When Disneyland opened its doors for the first time on July 17th, 1955, other media companies quickly saw the potential of Uncle Walt's ambitious theme park and feverishly began contemplating their own large scale tourist traps. One of these copycat companies was DC Comics, who obviously had more than just a comic book story in mind when they rolled out "Superman Visits Supermanland" in Action Comics #210 only a few months later (click on the images for a larger view).
Reading like a storyboard pitch to a group of potential investors (which it very well could have been), the tour begins with a traffic jam of family sedans making their way into a new "colossal, super-stupendous amusement park" named Supermanland. Standing astride the entrance was a giant Superman statue, which one tourist likened to "the ancient Colossus of Rhodes" (you know, back when people actually knew what the Colossus of Rhodes was).
The first attraction the anxious crowd crammed into was the Rocket Room, an elaborate theatre designed to simulate a flight to the planet Krypton.
Who's that eccentric, vaguely sinister-looking character in the lower-right corner? That would be a Supermanland park employee, or "cast member" as they'd say in Disneyland. Looking more like some kind of futuristic Space Nazi, these guys ran all of the attractions, drove the simulated vehicles, and supervised the crowds...with nary a female cast member in sight.
Like most of the attractions featured in the story, the Rocket Room seemed like something the technology of the time could actually pull off. Using "blasts from air vents and vibrating seats" the simulated journey took its passengers to a re-creation of Superman's home planet. Note that Krypton was still being portrayed as an entire planet of supermen, which was the original vision of Siegel and Shuster.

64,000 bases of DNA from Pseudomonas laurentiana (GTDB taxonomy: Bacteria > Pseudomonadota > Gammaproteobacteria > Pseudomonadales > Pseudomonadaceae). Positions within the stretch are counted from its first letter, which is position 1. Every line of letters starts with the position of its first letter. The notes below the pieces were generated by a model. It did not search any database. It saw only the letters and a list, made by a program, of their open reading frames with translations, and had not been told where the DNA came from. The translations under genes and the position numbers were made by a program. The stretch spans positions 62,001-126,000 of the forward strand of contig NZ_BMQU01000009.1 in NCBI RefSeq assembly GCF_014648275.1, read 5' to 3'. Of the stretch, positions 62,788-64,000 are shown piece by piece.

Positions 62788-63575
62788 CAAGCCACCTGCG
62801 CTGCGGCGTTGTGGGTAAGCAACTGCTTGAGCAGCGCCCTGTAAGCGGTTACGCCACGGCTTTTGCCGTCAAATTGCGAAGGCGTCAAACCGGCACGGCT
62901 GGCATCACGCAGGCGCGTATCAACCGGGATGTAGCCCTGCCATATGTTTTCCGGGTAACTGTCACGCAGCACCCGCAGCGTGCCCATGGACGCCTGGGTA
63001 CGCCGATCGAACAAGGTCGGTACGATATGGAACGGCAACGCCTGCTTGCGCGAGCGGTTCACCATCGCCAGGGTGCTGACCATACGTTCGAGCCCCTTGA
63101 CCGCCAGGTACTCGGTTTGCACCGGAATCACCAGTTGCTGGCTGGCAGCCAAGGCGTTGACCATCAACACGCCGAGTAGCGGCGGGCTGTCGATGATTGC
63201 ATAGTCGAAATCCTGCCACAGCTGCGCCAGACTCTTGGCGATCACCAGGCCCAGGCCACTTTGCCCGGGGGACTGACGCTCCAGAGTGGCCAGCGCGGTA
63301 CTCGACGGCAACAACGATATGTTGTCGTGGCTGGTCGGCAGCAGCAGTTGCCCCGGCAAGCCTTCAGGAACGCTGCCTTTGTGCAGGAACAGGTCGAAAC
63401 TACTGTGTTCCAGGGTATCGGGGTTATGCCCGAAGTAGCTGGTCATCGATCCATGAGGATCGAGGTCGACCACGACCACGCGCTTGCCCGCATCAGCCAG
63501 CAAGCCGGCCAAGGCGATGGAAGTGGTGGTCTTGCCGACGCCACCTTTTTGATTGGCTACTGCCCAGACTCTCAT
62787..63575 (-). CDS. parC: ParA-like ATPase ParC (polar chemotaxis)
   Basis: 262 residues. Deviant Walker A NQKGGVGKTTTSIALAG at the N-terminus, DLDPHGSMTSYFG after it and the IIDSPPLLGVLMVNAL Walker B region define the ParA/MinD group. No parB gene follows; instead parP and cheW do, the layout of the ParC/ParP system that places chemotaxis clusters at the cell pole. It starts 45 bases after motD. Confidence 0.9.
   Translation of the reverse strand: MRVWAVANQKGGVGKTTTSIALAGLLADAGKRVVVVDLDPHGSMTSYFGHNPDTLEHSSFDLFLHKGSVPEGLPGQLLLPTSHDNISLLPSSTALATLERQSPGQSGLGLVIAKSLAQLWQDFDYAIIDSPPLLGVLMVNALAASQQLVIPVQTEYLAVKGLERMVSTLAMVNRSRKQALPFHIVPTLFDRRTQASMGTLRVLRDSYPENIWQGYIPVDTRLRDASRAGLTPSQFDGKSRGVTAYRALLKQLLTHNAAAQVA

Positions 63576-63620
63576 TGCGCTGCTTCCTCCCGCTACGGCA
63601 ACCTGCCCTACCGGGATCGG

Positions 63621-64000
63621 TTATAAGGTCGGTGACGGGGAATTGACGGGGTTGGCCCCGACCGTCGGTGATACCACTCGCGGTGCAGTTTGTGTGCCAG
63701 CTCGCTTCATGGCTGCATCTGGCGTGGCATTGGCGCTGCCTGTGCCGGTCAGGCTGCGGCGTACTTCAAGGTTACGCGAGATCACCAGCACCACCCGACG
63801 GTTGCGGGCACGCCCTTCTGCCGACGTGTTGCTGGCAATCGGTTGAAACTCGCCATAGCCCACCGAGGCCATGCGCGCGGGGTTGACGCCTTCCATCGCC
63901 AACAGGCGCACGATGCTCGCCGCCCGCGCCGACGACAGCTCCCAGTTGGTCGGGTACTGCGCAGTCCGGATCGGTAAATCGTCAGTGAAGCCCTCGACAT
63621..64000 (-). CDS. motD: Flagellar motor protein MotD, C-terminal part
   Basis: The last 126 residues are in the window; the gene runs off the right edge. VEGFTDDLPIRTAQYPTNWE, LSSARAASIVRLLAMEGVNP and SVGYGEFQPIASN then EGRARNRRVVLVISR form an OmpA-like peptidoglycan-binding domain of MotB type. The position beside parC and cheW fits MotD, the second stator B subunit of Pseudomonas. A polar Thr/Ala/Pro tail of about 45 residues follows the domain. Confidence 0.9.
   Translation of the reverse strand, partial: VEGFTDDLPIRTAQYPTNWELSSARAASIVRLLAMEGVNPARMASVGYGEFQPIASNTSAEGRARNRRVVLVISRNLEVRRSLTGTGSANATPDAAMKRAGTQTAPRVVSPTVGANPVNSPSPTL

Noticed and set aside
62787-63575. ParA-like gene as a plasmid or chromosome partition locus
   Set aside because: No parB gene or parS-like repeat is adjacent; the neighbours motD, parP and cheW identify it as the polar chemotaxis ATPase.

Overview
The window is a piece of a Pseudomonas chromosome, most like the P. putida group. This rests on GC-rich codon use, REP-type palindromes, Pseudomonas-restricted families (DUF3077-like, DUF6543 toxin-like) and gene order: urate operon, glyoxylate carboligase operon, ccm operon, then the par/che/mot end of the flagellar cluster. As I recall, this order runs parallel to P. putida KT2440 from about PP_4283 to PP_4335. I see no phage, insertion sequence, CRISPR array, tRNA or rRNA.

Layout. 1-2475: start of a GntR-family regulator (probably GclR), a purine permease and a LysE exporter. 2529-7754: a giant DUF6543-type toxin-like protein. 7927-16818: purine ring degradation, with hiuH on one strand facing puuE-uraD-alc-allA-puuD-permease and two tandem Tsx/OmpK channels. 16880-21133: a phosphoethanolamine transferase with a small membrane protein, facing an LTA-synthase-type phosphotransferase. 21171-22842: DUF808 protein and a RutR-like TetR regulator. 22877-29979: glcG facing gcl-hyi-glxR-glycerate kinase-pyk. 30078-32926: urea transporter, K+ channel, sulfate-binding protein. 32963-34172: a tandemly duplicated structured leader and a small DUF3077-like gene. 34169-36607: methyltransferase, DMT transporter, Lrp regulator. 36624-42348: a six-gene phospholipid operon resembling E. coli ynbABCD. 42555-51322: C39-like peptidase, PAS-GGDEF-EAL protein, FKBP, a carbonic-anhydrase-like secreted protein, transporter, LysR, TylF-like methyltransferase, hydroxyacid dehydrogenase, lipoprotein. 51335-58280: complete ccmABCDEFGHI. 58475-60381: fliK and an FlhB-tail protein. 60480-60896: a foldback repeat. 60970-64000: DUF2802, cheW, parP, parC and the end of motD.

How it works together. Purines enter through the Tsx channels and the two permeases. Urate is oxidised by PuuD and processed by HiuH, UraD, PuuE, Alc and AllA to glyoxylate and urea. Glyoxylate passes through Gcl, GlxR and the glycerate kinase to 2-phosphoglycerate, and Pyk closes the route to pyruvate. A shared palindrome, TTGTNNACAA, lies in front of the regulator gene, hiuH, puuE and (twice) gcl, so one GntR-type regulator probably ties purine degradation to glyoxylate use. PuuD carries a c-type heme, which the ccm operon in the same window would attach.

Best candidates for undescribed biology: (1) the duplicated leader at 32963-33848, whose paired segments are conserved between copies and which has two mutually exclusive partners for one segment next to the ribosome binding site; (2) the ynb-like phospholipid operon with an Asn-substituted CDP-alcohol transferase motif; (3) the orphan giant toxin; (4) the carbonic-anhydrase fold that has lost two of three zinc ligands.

How do you top a flight to "a planet of unearthly beauty"? Why, take a tour of the Daily Planet, of course! Yeah...it's seems a little unlikely that a crowd this big would "flock" to see wax statues of the Planet staff.
Next up was the Superman Super-Powers Building, where visitors could simulate the powers of the Man of Steel. As the boys lifted 2-ton weights and crushed guns, check out the lone girl...who passively smiled and did nothing (perhaps patiently awaiting the 1959 arrival of female role model Supergirl).
The testosterone continued to rage at the Super Shooting-Gallery, where weapon-toting boys (minus girls) could riddle a Superman statue with real ammo and arrows...little suspecting a special Opening Day twist...
Other attractions included a cartoon movie theatre...
...a Superman Merry-Go-Round (you rode on it
by perching on Superman's back, by the way)...
...and a fully-stocked gift shop named The Hall of Trophies.
Right. Kids are in a near-riot to buy Superman Health Food! (whatever that is)
A Hall of Trophies highlight was the "Free Etched Kryptonite" offer, which involved using a highly corrosive and toxic acid in close proximity to children.
Of course, what better way to cap off a fun and uplifting day at Supermanland than to witness the simulated death of an entire civilization?
Nothing like the defining tragedy of Superman's life serving as constantly-looping entertainment for the masses!
Despite DC's best efforts to generate pubic interest in a Superman theme park, this would be the last time Supermanland would appear in a Superman comic book. However, it wouldn't be the last time the idea of a Superman theme park would be floated. Next time, we'll take a look at the even more ambitious Amazing World of Superman!